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A Wife’s perspective

Published on June 5, 2019 in Share Your Story

My Husband of 34 years was diagnosed with an Astrocytoma inoperable Brain Tumor stage 2 on July 27, 2012. He had a grand-mal seizure at work that day. After spending 9 days in the hospital being poked and scanned he learned that the tumor was massive and would not be operable. The good news was it’s a slow growing low-grade tumor.

The bad news, it’s terminal and there is no cure, but treatments are available. He spent the next 3.5 years having to endure increasing seizures and increasing medication to control the seizures. MRIs were done every 6 months. He decided it was time to go ahead with the doctors advice to start radiation.

Robert had 30 radiation treatments over 7 weeks during January 2016-March 2016. Fortunately, the treatments worked better than expected. No seizures and no complications thankfully during radiation. The tumor was now smaller than when they found it in 2012.
oday, June 5th, 2019, Robert is doing really well.

He is back driving and even working part-time. He does have some memory loss and anxiety. He gets tired, but overall he is doing well. Next month it will be seven years since his diagnosis. He will be getting an MRI at 3 months this time because a new spot had been found on April’s MRI.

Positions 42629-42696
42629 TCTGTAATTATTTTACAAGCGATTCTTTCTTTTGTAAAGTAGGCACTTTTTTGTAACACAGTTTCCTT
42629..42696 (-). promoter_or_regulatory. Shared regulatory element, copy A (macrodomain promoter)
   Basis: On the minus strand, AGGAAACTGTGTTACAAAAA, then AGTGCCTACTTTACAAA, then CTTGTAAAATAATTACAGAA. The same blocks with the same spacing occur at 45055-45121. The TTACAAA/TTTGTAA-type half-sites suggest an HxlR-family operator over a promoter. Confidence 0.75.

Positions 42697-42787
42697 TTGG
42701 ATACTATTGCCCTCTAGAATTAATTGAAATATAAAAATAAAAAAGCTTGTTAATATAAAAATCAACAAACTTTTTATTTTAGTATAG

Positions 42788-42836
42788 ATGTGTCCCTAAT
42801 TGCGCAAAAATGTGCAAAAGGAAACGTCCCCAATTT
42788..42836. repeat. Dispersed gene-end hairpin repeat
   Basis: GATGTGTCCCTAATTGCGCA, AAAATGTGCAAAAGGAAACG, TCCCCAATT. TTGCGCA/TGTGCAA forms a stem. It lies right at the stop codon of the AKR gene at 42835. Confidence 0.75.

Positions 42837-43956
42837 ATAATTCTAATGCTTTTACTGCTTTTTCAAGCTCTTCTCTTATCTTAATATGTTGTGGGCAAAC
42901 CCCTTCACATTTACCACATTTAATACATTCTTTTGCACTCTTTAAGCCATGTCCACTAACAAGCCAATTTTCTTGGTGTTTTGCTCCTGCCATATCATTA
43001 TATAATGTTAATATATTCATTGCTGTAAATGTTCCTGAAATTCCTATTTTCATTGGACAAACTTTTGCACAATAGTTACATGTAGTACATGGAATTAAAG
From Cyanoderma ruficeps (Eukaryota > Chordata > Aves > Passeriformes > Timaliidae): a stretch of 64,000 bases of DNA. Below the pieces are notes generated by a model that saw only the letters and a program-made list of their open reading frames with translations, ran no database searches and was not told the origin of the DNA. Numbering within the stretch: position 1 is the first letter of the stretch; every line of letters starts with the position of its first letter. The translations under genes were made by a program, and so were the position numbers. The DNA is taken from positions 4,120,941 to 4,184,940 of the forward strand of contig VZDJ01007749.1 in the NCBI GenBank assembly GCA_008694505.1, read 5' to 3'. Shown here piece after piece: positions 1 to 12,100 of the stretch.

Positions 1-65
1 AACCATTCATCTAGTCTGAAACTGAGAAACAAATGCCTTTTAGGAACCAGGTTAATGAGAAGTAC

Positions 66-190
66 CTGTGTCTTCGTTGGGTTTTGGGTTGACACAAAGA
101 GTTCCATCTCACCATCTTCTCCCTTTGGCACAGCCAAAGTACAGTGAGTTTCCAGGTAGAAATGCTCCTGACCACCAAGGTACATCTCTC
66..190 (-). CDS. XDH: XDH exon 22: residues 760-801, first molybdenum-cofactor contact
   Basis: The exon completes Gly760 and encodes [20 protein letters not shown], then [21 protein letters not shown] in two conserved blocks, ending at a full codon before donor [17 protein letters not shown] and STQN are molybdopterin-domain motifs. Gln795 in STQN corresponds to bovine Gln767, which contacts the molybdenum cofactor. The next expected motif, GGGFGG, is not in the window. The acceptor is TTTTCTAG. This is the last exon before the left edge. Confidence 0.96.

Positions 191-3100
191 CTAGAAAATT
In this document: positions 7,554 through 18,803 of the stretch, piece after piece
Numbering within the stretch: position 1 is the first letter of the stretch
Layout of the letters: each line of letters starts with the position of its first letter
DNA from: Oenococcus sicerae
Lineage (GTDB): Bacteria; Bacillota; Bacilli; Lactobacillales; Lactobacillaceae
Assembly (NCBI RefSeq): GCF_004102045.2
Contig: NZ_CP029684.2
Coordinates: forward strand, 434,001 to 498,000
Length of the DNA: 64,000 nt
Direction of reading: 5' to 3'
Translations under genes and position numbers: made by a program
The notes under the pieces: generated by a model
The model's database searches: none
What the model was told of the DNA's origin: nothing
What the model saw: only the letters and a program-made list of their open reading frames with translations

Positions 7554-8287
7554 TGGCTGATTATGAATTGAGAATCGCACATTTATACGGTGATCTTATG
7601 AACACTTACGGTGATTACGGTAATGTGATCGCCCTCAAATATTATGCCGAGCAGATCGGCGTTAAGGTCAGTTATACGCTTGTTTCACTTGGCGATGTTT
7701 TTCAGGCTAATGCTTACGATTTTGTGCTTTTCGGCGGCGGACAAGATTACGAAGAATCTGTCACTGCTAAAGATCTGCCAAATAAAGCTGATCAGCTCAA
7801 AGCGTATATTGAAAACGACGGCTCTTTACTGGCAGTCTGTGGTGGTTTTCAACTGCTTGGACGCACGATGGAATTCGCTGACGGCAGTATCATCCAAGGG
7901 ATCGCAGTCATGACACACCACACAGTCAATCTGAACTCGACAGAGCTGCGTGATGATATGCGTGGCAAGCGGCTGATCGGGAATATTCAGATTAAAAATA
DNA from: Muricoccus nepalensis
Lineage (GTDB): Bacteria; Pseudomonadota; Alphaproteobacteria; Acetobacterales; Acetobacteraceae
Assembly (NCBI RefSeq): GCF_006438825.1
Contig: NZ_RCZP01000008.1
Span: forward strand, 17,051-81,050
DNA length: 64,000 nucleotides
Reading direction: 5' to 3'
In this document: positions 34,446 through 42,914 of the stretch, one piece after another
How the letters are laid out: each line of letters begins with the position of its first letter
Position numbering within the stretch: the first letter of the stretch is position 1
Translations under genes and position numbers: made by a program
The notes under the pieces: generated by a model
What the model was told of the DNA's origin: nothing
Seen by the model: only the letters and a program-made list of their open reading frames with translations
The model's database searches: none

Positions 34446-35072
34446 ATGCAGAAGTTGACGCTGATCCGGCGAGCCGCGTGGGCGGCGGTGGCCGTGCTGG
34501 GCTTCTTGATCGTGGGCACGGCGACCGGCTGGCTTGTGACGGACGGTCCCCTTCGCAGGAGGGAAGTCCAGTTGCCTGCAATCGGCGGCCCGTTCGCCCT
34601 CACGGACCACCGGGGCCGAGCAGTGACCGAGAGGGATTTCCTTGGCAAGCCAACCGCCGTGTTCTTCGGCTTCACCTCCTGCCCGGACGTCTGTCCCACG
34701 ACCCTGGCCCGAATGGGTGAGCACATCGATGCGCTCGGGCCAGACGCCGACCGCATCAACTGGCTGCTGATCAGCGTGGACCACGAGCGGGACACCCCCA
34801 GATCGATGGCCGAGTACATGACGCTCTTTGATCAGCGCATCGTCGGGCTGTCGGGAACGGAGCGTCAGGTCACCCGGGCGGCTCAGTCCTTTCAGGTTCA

As his wife, I patiently wait between MRIs never knowing what they will find. Thankfully, since radiation each MRI has shown the tumor to be stable.

At first I thought he would only live about 4 years. I set out to make them the best 4 years I could. Robert was on disability, and it was hard financially, but we managed to take several trips every year and lots of day trips too. We have been trying to enjoy life the best we can.

There have been times when Robert has been anxious and upset, but mostly positive and accepting. He has a strong Faith in Christ, and we lean on our God. More often Robert has more strength than I, and he usually encourages me.

The journey continues and we live this precious Life one day at a time.

Opinions expressed within this story belong solely to the author and do not reflect the views or opinions of the National Brain Tumor Society.

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